Ive heard various different versions on how much you have to play a hand to get rated. Perhaps the experts can tell us mortals how this all works, and what this gets you. Is it worth getting rated? Does it matter if you play $25 at a $100 table or is it just the amount you play each round that matters? The casinos I like in Vegas are:
'"'"'"'"'"'''"'" Lord Alex Malbec - Argentine Enology Expert
Obtaining a "rating" is about the same for all casinos. So make a point of getting rated every time you walk into every casino or up to a every table.
Do not stick to only the property you are staying at. I find in general if you visit Vegas enough you find you are often "luckier"
at some places than others ( mine New York and Luxor, places I never stay at)
A)It is very easy and costs nothing, just tell the dealer/pit boss you want to get a rating, they will ask you for your address and the name you want on a card, about 15 mins and they will had you brand new card.
Whenever you play at that casino just present the card at the table and they will take care of the rating automatically.
I find as a craps player if the table is hot and it is easier to get a good rating because all things being equal you may have a lot of money on the table at any given time.
That is why in my opinion craps is the best game to play (if played properly)
B)To be rated at a table, it does not matter if you play the minimum or higher ( but you must play the minimum ie you cannot play less than $100 at a $100 table)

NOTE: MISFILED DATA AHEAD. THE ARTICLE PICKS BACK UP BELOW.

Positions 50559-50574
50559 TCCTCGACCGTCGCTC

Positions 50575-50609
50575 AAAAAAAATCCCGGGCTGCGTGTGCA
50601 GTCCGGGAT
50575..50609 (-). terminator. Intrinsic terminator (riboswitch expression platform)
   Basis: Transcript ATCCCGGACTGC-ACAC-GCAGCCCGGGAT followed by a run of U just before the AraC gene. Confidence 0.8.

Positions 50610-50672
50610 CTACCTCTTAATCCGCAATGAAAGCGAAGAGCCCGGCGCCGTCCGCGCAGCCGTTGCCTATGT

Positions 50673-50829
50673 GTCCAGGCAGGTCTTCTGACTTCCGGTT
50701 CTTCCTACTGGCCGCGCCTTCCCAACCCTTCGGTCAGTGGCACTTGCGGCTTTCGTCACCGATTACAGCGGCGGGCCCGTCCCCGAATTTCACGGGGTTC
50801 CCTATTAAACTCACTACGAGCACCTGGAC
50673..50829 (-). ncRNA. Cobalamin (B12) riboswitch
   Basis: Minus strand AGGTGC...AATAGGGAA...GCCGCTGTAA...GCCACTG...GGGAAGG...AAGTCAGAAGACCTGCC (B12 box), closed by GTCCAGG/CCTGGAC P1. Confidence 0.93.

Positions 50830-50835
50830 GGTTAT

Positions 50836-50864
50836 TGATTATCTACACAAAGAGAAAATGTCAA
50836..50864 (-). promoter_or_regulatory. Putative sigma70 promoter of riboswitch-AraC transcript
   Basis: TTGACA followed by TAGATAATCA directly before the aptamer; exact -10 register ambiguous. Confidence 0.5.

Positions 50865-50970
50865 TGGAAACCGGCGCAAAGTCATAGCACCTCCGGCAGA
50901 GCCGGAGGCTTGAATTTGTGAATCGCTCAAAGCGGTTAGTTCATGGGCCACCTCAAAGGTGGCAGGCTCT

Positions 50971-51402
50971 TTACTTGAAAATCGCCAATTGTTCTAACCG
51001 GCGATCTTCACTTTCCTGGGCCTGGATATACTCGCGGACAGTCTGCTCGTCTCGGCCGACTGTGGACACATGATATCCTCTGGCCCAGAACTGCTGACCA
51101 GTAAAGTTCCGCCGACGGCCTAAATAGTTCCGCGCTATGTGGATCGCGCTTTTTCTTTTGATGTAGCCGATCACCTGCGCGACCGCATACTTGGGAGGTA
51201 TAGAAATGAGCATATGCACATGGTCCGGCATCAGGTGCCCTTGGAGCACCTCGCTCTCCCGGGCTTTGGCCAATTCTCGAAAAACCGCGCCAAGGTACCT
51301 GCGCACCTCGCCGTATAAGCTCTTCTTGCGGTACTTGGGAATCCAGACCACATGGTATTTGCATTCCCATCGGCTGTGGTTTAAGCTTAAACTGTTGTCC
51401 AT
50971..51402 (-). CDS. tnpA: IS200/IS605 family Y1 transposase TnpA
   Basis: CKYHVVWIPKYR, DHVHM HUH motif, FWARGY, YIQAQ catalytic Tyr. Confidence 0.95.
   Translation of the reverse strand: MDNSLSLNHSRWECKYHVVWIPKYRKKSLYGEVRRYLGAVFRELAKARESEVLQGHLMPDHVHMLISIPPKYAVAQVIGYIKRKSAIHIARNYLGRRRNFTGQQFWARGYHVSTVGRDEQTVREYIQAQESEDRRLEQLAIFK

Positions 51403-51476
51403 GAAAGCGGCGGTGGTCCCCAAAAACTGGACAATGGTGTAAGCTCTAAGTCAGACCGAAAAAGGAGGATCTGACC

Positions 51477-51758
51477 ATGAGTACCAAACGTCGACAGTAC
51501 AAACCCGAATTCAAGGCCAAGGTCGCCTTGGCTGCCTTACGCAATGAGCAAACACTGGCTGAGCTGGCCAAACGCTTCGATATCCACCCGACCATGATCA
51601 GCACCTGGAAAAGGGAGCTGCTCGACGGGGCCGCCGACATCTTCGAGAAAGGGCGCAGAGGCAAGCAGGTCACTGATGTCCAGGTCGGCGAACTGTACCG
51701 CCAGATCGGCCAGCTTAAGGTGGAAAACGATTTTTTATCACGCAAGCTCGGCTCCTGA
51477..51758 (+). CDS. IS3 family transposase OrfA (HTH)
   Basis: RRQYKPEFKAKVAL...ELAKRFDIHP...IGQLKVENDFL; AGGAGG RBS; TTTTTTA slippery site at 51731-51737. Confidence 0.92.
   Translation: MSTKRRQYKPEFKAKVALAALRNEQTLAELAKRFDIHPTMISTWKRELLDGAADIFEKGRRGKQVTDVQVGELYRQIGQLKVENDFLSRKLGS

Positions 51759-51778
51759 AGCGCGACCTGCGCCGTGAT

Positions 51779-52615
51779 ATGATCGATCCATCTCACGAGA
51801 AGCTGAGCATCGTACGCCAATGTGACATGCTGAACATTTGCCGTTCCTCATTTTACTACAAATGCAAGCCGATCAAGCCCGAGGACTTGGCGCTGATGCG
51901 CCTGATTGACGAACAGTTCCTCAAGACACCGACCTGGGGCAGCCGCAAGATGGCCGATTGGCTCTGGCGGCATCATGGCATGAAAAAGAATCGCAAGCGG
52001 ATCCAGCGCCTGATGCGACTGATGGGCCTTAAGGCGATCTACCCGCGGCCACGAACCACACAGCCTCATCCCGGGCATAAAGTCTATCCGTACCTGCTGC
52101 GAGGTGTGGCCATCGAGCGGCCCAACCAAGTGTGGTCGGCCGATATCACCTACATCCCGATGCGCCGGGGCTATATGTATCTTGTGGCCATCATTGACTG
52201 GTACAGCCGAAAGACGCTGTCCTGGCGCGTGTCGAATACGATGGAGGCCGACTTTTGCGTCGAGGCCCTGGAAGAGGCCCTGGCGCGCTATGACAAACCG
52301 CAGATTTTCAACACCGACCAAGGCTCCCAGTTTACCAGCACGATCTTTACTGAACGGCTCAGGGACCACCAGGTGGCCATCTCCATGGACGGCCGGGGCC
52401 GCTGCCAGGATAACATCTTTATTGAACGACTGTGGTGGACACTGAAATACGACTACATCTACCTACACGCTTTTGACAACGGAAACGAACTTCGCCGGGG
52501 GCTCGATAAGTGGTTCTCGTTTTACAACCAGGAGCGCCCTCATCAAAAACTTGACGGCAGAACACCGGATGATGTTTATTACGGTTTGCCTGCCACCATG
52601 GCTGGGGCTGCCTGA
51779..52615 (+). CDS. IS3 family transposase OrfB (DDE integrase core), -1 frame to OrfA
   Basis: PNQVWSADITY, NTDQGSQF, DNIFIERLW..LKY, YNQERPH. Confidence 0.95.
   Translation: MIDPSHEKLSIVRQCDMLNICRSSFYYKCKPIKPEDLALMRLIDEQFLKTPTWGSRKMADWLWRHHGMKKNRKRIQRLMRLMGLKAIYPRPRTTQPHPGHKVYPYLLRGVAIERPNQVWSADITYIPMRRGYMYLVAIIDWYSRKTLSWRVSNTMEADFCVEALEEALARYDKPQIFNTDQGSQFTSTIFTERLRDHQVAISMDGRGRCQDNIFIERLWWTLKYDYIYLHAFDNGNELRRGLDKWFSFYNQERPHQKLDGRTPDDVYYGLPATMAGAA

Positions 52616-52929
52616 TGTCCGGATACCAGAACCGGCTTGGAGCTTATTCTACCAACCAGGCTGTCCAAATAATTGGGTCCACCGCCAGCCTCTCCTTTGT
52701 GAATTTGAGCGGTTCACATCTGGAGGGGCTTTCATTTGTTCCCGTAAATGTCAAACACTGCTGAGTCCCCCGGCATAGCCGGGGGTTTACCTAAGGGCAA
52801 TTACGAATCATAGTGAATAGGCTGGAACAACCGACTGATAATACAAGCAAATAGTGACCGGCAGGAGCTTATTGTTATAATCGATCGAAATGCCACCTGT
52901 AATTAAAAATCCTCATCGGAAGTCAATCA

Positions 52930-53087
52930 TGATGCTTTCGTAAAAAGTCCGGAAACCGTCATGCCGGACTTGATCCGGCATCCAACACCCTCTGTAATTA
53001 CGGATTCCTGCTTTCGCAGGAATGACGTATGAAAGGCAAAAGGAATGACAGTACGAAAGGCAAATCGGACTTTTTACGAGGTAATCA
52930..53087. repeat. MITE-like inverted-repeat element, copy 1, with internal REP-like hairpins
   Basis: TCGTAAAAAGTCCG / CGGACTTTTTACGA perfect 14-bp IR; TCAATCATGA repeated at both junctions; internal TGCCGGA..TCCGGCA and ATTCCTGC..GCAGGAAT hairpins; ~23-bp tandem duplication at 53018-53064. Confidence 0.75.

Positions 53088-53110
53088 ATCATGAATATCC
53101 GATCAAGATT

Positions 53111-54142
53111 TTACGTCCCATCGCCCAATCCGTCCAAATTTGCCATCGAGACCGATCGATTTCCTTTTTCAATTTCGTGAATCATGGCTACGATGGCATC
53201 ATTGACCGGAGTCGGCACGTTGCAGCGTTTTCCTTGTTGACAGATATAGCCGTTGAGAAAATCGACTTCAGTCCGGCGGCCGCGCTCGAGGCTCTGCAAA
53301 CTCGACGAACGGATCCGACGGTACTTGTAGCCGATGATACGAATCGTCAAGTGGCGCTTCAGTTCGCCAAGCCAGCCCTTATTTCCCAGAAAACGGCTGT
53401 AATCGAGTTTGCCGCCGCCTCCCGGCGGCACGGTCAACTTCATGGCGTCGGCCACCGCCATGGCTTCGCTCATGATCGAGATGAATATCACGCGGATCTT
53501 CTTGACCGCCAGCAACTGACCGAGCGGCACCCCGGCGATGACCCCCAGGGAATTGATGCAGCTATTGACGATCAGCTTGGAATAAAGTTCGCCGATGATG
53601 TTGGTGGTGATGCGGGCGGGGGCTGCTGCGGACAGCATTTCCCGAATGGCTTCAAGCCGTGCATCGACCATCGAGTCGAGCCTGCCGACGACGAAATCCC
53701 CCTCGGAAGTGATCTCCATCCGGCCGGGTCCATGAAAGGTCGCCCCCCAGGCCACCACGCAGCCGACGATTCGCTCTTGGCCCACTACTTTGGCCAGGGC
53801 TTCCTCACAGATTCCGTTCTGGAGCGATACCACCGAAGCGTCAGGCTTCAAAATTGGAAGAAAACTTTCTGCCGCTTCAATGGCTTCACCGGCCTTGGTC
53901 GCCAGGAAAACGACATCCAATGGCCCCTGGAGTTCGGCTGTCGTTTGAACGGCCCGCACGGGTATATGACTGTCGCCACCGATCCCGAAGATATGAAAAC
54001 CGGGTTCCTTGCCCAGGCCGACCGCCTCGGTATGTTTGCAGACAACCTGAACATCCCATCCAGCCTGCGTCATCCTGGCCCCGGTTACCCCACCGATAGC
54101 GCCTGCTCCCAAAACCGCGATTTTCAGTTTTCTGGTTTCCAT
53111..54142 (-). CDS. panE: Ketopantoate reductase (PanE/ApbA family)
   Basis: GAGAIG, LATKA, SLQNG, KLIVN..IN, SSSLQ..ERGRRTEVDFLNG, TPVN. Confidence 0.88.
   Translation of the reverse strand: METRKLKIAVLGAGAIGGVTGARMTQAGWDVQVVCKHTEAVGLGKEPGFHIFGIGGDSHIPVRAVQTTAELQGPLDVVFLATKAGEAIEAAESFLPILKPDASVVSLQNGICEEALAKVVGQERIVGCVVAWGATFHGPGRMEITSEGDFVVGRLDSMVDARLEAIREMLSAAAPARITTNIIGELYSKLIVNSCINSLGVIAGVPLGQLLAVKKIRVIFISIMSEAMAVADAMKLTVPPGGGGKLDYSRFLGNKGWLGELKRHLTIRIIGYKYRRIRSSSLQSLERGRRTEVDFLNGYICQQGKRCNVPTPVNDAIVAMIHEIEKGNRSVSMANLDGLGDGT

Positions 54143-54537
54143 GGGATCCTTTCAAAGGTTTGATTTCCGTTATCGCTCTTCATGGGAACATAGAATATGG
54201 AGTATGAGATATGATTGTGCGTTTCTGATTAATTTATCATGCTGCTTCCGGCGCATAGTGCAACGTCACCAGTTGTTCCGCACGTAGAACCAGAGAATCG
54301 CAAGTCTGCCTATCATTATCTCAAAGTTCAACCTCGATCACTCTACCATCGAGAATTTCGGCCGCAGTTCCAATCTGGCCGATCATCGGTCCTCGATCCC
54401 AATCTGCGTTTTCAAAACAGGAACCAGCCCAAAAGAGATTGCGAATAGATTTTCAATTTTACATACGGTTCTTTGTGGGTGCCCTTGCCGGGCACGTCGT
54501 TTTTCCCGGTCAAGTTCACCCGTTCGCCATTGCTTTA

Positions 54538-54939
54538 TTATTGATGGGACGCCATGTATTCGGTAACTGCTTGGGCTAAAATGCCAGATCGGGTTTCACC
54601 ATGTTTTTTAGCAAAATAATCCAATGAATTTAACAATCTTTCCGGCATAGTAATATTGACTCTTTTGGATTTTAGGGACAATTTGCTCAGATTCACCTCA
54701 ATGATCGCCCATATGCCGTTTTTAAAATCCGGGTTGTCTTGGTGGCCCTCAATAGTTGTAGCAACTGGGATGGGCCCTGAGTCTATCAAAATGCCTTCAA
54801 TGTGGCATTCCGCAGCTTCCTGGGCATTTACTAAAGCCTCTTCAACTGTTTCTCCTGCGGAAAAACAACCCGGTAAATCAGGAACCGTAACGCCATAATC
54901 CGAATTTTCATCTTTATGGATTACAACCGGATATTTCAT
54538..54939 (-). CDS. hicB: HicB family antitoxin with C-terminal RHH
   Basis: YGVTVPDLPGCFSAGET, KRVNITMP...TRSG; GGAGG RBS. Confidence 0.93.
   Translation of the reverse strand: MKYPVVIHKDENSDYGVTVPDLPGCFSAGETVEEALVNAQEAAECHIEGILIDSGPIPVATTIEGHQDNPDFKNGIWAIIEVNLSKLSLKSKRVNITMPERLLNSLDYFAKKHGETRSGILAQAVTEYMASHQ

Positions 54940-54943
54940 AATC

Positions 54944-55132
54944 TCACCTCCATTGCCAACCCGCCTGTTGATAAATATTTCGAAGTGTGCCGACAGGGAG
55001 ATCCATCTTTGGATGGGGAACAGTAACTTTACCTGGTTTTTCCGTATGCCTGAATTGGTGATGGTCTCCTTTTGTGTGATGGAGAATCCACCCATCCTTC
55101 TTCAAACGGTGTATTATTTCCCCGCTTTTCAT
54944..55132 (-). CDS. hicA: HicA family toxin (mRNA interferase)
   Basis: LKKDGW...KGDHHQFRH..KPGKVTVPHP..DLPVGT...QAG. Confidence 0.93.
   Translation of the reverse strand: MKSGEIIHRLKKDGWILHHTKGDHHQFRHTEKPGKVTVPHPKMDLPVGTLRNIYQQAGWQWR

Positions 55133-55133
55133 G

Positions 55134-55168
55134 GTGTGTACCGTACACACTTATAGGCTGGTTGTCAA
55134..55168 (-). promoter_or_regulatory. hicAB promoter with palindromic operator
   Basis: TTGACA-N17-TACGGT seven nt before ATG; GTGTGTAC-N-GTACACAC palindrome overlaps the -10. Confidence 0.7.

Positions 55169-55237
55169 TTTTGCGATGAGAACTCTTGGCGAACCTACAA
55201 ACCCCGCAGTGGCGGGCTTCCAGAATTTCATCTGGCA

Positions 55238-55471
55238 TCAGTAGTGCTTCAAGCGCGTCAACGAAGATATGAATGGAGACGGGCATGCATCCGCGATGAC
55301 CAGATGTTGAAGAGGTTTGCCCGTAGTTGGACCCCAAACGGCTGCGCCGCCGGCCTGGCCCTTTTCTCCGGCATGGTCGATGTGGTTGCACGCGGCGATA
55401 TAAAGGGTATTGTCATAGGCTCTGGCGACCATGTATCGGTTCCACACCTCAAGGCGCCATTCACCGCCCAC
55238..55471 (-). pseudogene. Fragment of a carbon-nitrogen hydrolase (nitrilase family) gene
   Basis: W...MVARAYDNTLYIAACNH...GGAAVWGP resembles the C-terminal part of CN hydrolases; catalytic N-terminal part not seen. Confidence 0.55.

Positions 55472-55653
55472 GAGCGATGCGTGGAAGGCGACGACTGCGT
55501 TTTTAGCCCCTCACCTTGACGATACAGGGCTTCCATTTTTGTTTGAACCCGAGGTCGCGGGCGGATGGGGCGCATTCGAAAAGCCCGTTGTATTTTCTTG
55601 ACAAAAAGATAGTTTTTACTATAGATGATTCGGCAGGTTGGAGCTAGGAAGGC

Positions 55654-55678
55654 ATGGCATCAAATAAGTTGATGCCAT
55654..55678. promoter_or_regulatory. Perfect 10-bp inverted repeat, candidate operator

C) Ratings are based loosely on a factor of time spent by amount bet ie in simple terms if you bet $100 for 4 hours your rating will be approximately the same if you bet $400 for one hour.
D) Try get a rating at one of the Park Place
properties they have more casinos and later if you want to get a free stay etc it can be used at all their properties including the Hiltons and Caesar Palace casino nationwide.
E) Finally it may help to utilize " Front Money" ,deposit say $5000 with the casino you want to get you most desirable rating (you dont have to use it all) and withdraw money as you need it. Casinos tend to take this of some indication of the amount of money you may be prepared to lose (though this many not entirely be the case) and they make give a bigger comp in advance.
Hope the above helps.
[This message has been edited by MIKESILV (edited 06-16-2002).]
To add to the above, it also depends where you play. At some of the higher end properties such as Bellagio, $25 average bet for 4 hours may get you a room at the casino rate and perhaps a comp coffee shop meal. The same play at a downtown casino may get you a free room with limited or even full food and beverage. $100 players are treated well on the strip, but are given red carpet treatment downtown.
It also helps to get to know a casino host who is authorized to comp beyond what you may be entitled to based on your theoretical losses.
Most Strip properties won't rate play under $25/hand, and even if they did, I doubt you'd get much.
For most non-whales, you need to decide whether you want VIP treatment downtown or OK treatment on the strip.